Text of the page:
Intel will launch its first 32nm processors later this year and, to break tradition, the first CPUs based on the new process won't be a new flagship chip in Extreme Edition guise. In the past, a new process has brought a combination of never-before-seen performance at a high asking price, but things are different with 32nm.
The chip giant's first 32nm CPUs based on the Westmere architecture introduce something else that's never been seen before, as they're the first processors to integrate the GPU onto the same packaging as the CPU. It's not a seamless integration though, as there are two pieces of silicon on a Clarkdale or Arrandale die - the 32nm CPU cores are on one piece of silicon, while the second is built on the older 45nm process and contains the memory controller, PCI-Express lanes and integrated graphics core.
During IDF, Intel gave us the opportunity to preview the performance of both Clarkdale and Arrandale during a briefing on Windows 7. This is something that Intel does every time a new operating system or service pack comes out and a lot of the information can end up being fairly helpful when it comes to building benchmark systems that deliver repeatable results.
The motherboard in the test system we saw. It's a mini-ITX LGA1156 board with dual-channel DDR3-1333 support and a PCI-Express x16 slot
Clarkdale is the processor that we're going to be focusing most of our time on today, because that's the desktop chip, whereas Arrandale is targeted at laptops. What we can say about Arrandale is that you can expect to see some interesting designs when it arrives, because it's going to be more power efficient than Clarkdale which itself is pretty impressive - we'll come to that in due course.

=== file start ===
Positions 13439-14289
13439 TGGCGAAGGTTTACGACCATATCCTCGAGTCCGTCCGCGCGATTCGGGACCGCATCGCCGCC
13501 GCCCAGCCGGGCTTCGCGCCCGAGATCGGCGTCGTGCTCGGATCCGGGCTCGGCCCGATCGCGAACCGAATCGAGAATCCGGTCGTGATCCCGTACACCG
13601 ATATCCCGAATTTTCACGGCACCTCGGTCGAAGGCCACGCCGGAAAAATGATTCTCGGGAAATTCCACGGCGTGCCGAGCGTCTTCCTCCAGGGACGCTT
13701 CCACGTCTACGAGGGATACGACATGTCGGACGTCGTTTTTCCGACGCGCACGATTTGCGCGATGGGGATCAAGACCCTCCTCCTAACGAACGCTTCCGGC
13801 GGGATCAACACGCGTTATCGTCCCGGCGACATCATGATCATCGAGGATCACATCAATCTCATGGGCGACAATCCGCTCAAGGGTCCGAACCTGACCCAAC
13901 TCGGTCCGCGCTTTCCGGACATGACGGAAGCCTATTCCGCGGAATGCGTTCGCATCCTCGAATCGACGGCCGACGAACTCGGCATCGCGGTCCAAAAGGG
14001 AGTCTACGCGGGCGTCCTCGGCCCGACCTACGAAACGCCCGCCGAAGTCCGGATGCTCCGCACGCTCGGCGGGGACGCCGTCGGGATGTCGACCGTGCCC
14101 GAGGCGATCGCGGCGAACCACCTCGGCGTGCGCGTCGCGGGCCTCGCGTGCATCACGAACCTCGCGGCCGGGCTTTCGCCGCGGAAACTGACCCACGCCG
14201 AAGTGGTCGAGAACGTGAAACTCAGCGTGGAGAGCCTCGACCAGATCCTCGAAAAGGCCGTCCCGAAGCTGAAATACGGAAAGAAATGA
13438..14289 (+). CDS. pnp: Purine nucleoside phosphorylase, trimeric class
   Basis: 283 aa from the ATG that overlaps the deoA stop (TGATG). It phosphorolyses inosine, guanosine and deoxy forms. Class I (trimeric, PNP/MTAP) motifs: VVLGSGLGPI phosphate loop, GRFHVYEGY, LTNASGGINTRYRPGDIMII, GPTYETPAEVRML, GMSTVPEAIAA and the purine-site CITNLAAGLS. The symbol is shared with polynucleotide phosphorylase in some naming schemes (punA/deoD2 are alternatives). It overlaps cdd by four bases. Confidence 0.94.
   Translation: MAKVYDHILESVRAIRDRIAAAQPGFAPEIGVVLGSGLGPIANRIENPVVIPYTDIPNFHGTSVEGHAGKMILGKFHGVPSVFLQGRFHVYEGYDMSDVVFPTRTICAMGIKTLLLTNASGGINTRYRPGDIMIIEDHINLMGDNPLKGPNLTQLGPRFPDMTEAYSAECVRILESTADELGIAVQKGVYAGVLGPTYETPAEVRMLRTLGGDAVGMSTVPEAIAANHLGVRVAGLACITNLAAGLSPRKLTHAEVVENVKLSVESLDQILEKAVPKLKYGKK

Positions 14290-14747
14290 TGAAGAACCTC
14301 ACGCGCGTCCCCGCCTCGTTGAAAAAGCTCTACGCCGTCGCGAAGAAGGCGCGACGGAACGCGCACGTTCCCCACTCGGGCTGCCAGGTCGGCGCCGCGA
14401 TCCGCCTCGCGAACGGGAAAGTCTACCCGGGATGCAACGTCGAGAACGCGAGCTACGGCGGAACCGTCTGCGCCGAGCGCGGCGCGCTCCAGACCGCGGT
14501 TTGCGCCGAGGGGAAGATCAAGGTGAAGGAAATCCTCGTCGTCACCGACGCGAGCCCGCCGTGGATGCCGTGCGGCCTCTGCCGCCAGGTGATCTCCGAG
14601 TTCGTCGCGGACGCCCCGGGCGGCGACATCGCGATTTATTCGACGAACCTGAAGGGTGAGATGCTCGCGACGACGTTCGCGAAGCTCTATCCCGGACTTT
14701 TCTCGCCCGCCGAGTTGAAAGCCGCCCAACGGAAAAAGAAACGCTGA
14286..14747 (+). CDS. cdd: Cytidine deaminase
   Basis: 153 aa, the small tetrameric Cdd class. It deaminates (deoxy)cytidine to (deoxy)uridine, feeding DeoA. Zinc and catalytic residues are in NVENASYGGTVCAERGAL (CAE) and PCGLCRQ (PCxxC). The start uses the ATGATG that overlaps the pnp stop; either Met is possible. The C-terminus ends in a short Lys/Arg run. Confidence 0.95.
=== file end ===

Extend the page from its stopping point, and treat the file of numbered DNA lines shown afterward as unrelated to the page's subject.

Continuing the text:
Before we get onto Clarkdale's performance though, it's worth talking about how Intel has worked with Microsoft to make the best use of its Westmere architecture in Windows 7. The two companies have worked together to improve both performance with a feature known as Idle Core.
This works quite simply, but Intel says the results are very promising. In Windows Vista, Microsoft didn't check to see whether the thread was a physical one or a virtual one, but with Windows 7, the scheduler is able to determine that. In Windows 7, the operating system scheduler checks to see if there's an idle core available (instead of just looking for the first idle thread) and if so, it assigns the new thread to that core.
If there isn't an idle core available, the thread will be assigned to one of the virtual Hyper-Threaded cores as it would have done in Windows Vista. It doesn't stop there though, as the OS scheduler uses time-slicing (known as Quantum End) to reassign an existing thread to an idle physical core if there wasn't one when the operation first started, helping to increase performance and get the task finished quicker.
When you combine Idle Core and Quantum End with SMT parking, you've got a recipe for better power consumption, as parts of the chip are powered down when they aren't required. SMT parking works by 'parking' the HT cores until the physical cores are busy enough for the HT cores to be needed. Intel also talked about Core parking as well, but that only relates to server CPUs.